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David Mead

Sketch plugin goes from free to paid, with dark pattern. Looking at you @sketch_runner...

2 min read

I'm a big fan of a Sketch plugin called Runner.  This lets you run, and install, plugins from within Sketch by typing-much like Alfred.

When I hit the keystroke to launch it today, nothing happend. I went to tool bar and everything looked normal, so I started it from there.  What I saw was a splash screen for Runner Pro.

screenshot of Runner splash screen

I didn't want to start a 14 day free trail. I just wanted to keep using the free (and only version up-to that point) that I had installed.

I clicked through the "Discover what's new" sections until I got to the end.  This had another start free trial call-to-action.

screenshot of last splash page for Runner

 

Nothing on how to keep using the version I had.

I went to the site to find it's now all about the paid version of Runner Pro. Digging down into the documentation online I found the top FAQ is now "Is Runner paid only?"

Seems I have to use the paid version for 14 days, which then reverts to the free version. I get it. You want people to adopt it and pay for the hard work put into a great tool. No argument there.  Just this approach feels very "dark pattern" and not great to me.

Some reassuring text on the splash pages wouldn't have had me searching the FAQ's and wondering if there are alternatives. Also wouldn't make me second guess paying for the Pro version, which is where I am now.

 

David Mead

Be aware of false positives when using #a11y contrast ratio plugins...

2 min read

I know you everyone knows this, but just in case you don't here's a pro-tip.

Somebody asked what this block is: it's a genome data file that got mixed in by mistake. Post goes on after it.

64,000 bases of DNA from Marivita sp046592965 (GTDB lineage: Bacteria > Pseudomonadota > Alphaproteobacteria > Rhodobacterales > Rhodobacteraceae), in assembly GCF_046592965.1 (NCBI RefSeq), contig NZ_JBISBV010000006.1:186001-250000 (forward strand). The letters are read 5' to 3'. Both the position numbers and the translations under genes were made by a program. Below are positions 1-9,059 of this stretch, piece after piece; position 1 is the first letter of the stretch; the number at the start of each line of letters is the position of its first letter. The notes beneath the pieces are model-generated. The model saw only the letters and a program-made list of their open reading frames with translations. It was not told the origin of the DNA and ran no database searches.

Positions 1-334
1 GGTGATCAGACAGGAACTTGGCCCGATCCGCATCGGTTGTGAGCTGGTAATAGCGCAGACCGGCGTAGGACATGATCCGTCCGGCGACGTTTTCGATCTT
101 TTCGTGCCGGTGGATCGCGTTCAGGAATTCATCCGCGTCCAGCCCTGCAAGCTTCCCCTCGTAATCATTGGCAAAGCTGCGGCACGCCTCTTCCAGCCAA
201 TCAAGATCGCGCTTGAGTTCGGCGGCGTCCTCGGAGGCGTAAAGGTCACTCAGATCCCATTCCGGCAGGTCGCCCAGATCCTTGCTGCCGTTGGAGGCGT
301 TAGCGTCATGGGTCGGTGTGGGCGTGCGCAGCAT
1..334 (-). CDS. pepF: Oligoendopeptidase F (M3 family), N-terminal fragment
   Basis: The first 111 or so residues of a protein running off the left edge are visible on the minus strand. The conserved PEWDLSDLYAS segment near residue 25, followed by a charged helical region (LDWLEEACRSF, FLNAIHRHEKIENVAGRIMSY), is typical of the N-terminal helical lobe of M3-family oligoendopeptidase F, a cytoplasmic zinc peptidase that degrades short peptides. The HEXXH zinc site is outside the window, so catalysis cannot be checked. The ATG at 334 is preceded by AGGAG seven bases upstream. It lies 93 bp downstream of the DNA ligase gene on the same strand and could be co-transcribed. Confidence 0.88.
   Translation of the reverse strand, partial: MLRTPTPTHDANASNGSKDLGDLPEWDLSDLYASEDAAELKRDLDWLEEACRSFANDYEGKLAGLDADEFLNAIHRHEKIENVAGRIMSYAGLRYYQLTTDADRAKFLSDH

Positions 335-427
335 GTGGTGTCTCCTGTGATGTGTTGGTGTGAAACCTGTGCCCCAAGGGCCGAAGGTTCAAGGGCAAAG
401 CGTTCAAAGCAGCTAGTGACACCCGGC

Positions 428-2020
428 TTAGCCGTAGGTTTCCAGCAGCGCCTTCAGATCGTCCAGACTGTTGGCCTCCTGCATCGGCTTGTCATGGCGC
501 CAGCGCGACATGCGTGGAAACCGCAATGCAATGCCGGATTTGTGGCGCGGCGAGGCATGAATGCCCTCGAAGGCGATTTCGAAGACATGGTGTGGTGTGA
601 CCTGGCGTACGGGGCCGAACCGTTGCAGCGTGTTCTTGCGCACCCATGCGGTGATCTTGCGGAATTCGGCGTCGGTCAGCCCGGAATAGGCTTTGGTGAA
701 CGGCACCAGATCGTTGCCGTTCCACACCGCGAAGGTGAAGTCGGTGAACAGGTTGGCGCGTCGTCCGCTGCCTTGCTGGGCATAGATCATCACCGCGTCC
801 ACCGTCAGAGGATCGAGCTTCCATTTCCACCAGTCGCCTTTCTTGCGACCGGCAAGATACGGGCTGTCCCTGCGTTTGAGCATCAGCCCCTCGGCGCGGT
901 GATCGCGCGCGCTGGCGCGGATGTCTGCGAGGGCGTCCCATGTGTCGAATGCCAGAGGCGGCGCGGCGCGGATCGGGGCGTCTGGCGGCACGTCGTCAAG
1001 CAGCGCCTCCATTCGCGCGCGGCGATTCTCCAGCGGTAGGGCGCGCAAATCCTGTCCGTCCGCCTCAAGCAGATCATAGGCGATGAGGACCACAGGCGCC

When using a contrast ratio plugin with Sketch (or other design tools) make sure the text layer is set to 100% opacity. Why? Because if you don't, you may get a false positive result.

screenshot showing 14px black text on gray background passing AAA level from WCAG

Here's some 14px Rubik type using #000000 (black) on a background of #D8D8D8 (gray). We get a nice 'AAA' pass when testing against the WCAG.

But if I take the text layers opacity down to 20%, what do you think happens?

screenshot showing 14px light gray text on gray background passing AAA level from WCAG

I still get the same passing grade. I assume this is because the checker still knows this is solid black text, but has no insight to the opacity of the layer.

Visually the text is the same color as #ACACAC (light gray) which would fail the contrast check.

screenshot showing 14px light gray text on gray background failing WCAG contrast check

When running your design through a checker, just make sure someone (because of course you wouldn't) has not changed the text color by adjusting a layers opacity instad of choosing a specific color.

The two plugins I use for Sketch are:

and they both seem to bring back these passes when the layers opacity are changed.